...since Hama bore off
to the shining city the Brosings' necklace,
Gem-figured filigree. He gained the hatred
Of Eormanric the Goth, chose eternal reward.
This seems to confuse two different stories as the Beowulf poet is clearly referring to the Dietrich Cycle. The Þiðrekssaga tells that the warrior Heime (Hama in Old English) takes sides against Eormanric, king of the Goths, and has to flee his kingdom after robbing him; later in life, Hama enters a monastery and gives them all his stolen treasure. However, this saga makes no mention of the great necklace. Possibly the Beowulf poet was confused, or invented the addition of the necklace to give him an excuse to drag in a mention of Eormanric. In any case, the necklace given to Beowulf in the story is not the Brísingamen itself; it's only being compared to it.
This myth is also recorded in a Swedish folksong called the Thor song (18th Century), where Freyja is called Miss Frojenborg, "den väna solen" (the fair sun).
Snorri Sturluson quoted this old poem in Skáldskaparmál, saying that because of this legend Heimdall is called "Seeker of Freyja's Necklace" (Skáldskaparmál, section 8) and Loki is called "Thief of Brísingamen" (Skáldskaparmál, section 16). A similar story appears in the later Sörla þáttr, where Heimdall does not appear.
"Freyja was a human in Asia and was the favorite concubine of Odin, King of Asialand. When this woman wanted to buy a golden necklace (no name given) forged by four dwarves (named Dvalinn, Alfrik, Berling, and Grer), she offered them gold and silver but they replied that they would only sell it to her if she would lie a night by each of them. She came home afterward with the necklace and kept silent as if nothing happened. But a man called Loki somehow knew it, and came to tell Odin. King Odin commanded Loki to steal the necklace, so Loki turned into a fly to sneak into Freyja's bower and stole it. When Freyja found her necklace missing, she came to ask king Odin. In exchange for it, Odin ordered her to make two kings, each served by twenty kings, fight forever unless some christened men so brave would dare to enter the battle and slay them. She said yes, and got that necklace back. Under the spell, king Högni and king Heðinn battled for one hundred and forty-three years, as soon as they fell down they had to stand up again and fight on. But in the end, the Christian lord Olaf Tryggvason, who has a great fate and luck, arrived with his christened men, and whoever slain by a Christian would stay dead. Thus the pagan curse was finally dissolved by the arrival of Christianity. After that, the noble man, king Olaf, went back to his realm.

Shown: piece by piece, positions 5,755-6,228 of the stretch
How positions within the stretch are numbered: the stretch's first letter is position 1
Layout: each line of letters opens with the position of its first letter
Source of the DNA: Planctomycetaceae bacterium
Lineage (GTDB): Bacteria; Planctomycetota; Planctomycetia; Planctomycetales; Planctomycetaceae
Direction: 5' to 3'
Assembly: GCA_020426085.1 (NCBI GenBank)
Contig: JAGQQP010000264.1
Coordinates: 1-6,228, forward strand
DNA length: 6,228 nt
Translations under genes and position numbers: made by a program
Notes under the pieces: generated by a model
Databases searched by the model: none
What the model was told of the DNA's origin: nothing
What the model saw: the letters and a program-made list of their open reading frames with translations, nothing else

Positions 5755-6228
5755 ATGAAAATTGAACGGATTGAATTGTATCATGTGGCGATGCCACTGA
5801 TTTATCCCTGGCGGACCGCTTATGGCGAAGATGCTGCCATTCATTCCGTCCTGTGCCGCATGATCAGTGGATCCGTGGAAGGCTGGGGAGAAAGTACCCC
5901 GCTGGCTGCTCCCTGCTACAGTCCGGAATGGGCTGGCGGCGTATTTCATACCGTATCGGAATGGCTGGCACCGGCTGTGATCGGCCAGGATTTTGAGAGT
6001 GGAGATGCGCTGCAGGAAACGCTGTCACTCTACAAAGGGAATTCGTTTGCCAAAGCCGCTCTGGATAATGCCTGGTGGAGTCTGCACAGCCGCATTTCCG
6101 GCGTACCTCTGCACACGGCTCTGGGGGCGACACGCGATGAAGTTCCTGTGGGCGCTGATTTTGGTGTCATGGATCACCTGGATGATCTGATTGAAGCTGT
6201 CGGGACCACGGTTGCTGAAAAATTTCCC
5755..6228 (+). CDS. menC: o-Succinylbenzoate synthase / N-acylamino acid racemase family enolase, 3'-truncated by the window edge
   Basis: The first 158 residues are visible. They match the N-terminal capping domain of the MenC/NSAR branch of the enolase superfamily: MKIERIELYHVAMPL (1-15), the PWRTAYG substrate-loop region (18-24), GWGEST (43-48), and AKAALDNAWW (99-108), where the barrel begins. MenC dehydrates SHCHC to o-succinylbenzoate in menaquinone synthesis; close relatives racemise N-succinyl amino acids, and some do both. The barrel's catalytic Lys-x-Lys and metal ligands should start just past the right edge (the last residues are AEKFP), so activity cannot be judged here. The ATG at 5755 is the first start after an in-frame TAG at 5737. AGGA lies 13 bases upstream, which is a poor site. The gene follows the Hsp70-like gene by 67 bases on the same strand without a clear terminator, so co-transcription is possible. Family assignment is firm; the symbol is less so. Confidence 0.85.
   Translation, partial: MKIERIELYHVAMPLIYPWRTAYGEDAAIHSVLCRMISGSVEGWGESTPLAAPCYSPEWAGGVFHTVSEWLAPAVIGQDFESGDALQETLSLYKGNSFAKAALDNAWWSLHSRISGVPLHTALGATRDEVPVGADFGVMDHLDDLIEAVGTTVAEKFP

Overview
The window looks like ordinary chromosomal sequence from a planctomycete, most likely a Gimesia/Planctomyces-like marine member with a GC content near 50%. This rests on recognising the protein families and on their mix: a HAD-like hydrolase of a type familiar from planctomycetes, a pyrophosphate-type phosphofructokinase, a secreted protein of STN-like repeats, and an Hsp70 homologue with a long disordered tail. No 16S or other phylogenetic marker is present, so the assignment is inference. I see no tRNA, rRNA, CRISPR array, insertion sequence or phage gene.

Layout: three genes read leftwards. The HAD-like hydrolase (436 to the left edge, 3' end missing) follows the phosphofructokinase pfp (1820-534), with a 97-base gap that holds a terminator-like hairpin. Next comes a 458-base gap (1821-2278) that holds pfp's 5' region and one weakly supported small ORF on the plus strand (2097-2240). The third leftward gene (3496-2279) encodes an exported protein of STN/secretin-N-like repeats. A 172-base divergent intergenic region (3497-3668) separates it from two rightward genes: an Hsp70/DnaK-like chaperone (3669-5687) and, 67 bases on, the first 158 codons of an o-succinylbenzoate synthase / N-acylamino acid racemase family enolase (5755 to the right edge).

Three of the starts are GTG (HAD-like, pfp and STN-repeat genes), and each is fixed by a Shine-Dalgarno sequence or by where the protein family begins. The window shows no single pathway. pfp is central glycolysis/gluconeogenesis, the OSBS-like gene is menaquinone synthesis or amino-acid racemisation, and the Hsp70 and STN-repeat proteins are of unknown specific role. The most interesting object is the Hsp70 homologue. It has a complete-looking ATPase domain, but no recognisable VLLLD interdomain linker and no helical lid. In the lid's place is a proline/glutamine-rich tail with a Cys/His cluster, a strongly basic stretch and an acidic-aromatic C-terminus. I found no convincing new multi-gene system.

The battle of Högni and Heðinn is recorded in several medieval sources, including the skaldic poem Ragnarsdrápa, Skáldskaparmál (section 49), and Gesta Danorum: king Högni's daughter, Hildr, is kidnapped by king Heðinn. When Högni comes to fight Heðinn on an island, Hildr comes to offer her father a necklace on behalf of Heðinn for peace; but the two kings still battle, and Hildr resurrects the fallen to make them fight until Ragnarök. None of these earlier sources mentions Freyja or king Olaf Tryggvason, the historical figure who christianized Norway and Iceland in the 10th Century.
C. 1000, a pagan priestess (Völva) was buried with considerable splendour in Hagebyhöga in Östergötland. In addition to being buried with her wand, she had received great riches which included horses, a wagon and an Arabian bronze pitcher. There was also a silver pendant which represents a woman with a broad necklace around her neck. This kind of necklace was only worn by the most prominent women during the Iron Age and some have interpreted it as Freyja's favourite necklace Brísingamen. The pendant may represent Freyja herself.